In the last few weeks I've been reading essays and memoirs by three wonderful writers: Sara Paretsky (Writing in an Age of Silence, 2007), Marilynne Robinson (When I was a Child I Read Books, 2012) and Joan Didion (The Year of Magical Thinking, 2005).
Over the years I've read and re-read all of Paretsky's novels featuring the Chicago south-side detective V I Warshawski; more recently I've read Houskeeping, Gilead and Home by Robinson and marvelled at the precision and beauty of her language as well as her extraordinary characters; and while it's been some time since I've read Gidion's The White Album and Slouching Towards Bethlehem copies of them still sit on my bookshelves and I remember them with affection.
In later posts I'll try and explore my reaction to Robinson's amazing collection of essays and to Didion's very personal account of her husband's death and the year that followed it - each deserves extended space and reflection - but in this one I want to acknowledge how much it has meant to me to read Sara Paretsky talking about her struggle to find a voice. In the introduction to the book she says:
"Perhaps it doesn't seem surprising that I became a writer, but it was, in fact, a difficult journey. This memoir traces the long path I followed from silence to speech, and the ways in which my speech has been shaped by what I've witnessed along the way. The book deals with the dominant question of my own life, the effort to find a voice, the effort to help others on the margins to find a voice, the effort to understand and come to terms with questions of power and powerlessness."(pX111)
One of the wonderful things about books is they seem to arrive just when you need them most. I picked Writing in an Age of Silence off the shelf at the central library on a day when I was feeling upset and depressed about a number of past and current instances in my life when I have felt silenced in important and damaging ways.
Trying to find the courage to speak (and write) about what matters most is never easy and the links between silence, marginalisation and powerlessness are intricate and complex, not just in politics and artistic endeavour, but also, and perhaps especially, in employment and personal and family life. A recent example comes to mind. At a union meeting a colleague expressed how silenced she now felt in her job, how few spaces there were now where she felt safe to speak, to ask questions, to offer a professional opinion or to discuss important issues. Anything other than total agreement was seen as being 'negative'. The saddest thing was that those running the meeting failed to ask her where and when she wanted to speak and what she wanted to say (surely all important things to ask if you want active and effective membership) - they simply said that being in the union was having a voice. In other words, even though they were good people and 'on her side' they too shut her up by not giving her the space, time and attention her - and our - increasing sense of powerlessness deserved. I wonder if she will go to another meeting.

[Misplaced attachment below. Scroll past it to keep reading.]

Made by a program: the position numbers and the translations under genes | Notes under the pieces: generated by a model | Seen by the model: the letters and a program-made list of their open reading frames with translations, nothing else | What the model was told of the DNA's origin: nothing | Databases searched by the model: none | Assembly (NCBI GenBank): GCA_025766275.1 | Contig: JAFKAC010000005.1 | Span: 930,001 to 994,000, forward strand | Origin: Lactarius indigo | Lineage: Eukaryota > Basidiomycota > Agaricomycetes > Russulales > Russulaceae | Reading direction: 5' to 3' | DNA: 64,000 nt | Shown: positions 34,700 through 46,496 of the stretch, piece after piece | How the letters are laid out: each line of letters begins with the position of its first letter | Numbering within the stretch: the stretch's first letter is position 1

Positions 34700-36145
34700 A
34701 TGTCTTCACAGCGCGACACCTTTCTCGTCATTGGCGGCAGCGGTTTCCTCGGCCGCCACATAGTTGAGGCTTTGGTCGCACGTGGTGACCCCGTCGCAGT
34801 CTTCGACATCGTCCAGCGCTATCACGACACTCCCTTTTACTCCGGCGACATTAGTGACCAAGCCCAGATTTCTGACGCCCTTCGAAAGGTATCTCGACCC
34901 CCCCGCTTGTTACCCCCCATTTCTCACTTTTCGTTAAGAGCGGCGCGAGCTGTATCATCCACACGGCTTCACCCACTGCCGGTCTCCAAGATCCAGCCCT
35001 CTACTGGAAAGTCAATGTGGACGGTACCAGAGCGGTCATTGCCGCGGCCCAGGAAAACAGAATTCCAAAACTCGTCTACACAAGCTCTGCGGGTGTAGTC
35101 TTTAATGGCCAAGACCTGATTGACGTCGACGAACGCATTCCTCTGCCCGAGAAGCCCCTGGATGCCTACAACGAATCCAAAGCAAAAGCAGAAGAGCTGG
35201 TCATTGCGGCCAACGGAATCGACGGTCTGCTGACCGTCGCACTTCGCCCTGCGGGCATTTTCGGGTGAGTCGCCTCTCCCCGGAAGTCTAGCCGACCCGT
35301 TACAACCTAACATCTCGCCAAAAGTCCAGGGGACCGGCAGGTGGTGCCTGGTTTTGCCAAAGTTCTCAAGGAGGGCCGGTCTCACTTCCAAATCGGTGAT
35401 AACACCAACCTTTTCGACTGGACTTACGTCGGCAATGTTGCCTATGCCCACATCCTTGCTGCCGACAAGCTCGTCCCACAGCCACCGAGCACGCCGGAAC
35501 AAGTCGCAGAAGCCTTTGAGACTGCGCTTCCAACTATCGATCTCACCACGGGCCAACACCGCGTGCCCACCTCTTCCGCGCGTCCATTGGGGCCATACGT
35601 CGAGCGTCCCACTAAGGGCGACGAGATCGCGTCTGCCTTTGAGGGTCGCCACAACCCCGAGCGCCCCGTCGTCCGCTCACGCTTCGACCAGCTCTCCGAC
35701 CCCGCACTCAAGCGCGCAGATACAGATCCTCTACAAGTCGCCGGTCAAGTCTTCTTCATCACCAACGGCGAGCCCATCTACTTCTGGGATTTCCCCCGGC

Paretsky goes on to say: "It took many years of different kinds of support - from the man I later married, from psychotherapy, but above all from the women's movement of the seventies - before I gained an independent voice... it was feminism that triggered my wish to write a private eye novel, and it shaped the character of my detective, V I Warshawski."
Years ago, when I was still studying history at University I researched the differences and connections between oral and written accounts. One of the things I remember most from exploring oral traditions was the importance of, and need for orientation, that is, in order to speak to others you need (to be given or to find) a place/space to stand and speak from, one that allows enough grounding or solidity or legitimacy to orient yourself, to give direction and shape to what you are saying.
I think that is what Sara Paretsky is talking about so eloquently in this book: how hard it is for so many of us to find that place; how much support from each other we need to do it; how frightening and dangerous it can be, especially for those who are, or who feel, marginalised and powerless; yet how essential it is.